Wednesday, July 28, 2010
Wednesday, July 21, 2010
Tuesday, July 20, 2010
Monday, July 19, 2010
When their body temperature is high enough, they go into the ocean and dive down for algae that grows on rocks. They have an ingenious mechanism for processing the salt in the water - they spit it out. When resting on the beach, all of a sudden one will spew forth a very salty spray out of its nose.
There are also land iguanas in Galapagos, but we'll save those for another day. I have a zillion marine iguana pics, but here are two where I like the composition of the shot, not just close ups of the iguanas. There will be more to come though - we saw these creatures every day, on every island.
Saturday, July 17, 2010
I also saw a giant Eagle Ray - at least 6 feet across. I watched it move a rock with its nose and look under it on the ocean floor. It was too deep to get a photo of, and I was surprised how large its head was.
The snorkeling in Galapagos offered huge numbers of fish, more than I have ever seen elsewhere. I saw turtles, swam with sea lions every time, and got to see a shark and a ray - doesn't get much better than that!
Thursday, July 15, 2010
Thursday, July 8, 2010
This endangered, large seabird flies incredible distances, staying out to see months at a time. Lately there has been an issue with some fishermen in Peru catching them in fishing nets on purpose and consuming them - a problem biologists and the governments involved are working on. It doesn't apparently bother some to consume endangered species.
It is not hard to see hoe this bird got into trouble. Breeding on only one island, breeding only every other year, and raising only one young can make for some population limitations. The birds have a bright yellow beak and a frosted light yellow head. As with all things in the Galapagos, you can get amazingly close to these birds. We were within a few feet of several of them, which was quite a privilege.
Wednesday, July 7, 2010
We often saw sea lions on our island walks, and they never moved away. Though at times past they were killed by visiting sailors or pirates, the sea lions in the islands are generally very, very trusting of people. We walked within a foot of them, often having to step over them or very nearly so on many of the islands. Sometimes sea lions would walk past us, or even along with us.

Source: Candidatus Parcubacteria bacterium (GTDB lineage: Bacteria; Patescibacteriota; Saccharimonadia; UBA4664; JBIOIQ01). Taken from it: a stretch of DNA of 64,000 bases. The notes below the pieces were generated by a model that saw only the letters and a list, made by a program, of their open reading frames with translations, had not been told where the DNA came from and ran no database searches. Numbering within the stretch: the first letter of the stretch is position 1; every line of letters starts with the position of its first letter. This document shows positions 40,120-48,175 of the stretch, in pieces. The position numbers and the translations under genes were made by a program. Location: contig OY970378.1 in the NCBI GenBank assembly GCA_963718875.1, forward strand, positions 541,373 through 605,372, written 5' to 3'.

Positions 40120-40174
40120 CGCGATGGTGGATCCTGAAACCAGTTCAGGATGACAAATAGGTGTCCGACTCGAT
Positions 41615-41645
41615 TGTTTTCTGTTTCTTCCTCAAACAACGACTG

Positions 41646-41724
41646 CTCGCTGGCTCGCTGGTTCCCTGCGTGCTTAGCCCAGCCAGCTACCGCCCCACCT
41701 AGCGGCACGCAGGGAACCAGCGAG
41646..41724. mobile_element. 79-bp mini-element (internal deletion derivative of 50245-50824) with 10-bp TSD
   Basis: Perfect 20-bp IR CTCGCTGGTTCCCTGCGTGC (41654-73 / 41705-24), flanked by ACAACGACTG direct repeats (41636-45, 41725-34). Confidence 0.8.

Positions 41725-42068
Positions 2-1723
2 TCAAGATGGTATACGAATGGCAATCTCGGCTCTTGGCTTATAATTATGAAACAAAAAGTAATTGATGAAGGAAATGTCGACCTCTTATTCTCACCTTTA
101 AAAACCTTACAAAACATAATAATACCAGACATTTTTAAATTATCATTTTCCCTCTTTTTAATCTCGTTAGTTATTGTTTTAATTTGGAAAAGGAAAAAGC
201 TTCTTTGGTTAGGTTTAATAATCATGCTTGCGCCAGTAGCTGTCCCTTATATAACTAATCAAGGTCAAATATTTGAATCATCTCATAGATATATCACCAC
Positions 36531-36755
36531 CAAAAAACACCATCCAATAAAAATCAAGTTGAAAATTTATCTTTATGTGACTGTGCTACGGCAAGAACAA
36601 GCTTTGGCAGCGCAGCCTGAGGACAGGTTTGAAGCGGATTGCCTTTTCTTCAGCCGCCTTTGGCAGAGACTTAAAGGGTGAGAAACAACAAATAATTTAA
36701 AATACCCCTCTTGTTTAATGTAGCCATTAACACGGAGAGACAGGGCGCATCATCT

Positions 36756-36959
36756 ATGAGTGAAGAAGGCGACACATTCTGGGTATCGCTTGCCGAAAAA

We saw (and heard) them nursing. We saw healthy young, and unfortunately, a few who lost their moms and were not going to make it. We saw wet sea lions, dry sea lions, sea lions of all sizes. We saw them swimming, sleeping, and playing.
Once in awhile a big male would warn us to stay out of his territory with big deep barks. No problem - easy enough to do. They were never any threat. I have been shocked that nearly every person who asked about the trip, when Is aw we snorkeled with sea lions, says "Isn't that dangerous?" These are gentle creatures that eat fish. They chose to approach us, we are not approaching them. They are a million times faster than us in the water. They come over to play and check us out - it would never occur to me to be the least bit fearful of them as long as one is respectful of their space.
Tuesday, July 6, 2010
The first island in the Galapagos we set foot on (aside from Baltra, where the plane landed) was Bartolome. It doesn't have a ton of wildlife, but it has a boardwalk where you can climb to the top of the island for a famous view of Pinnacle Rock. (Personally, anything I climb I prefer to have a mammal - or ideally many - at the top, and otherwise it's a bit of a bust.....even though views are nice, they are not always worth the time and effort). This was not a bad trek though, there was some wildlife along the way - lava lizards, a few birds, a painted grasshopper, ants, and a Galapagos snake.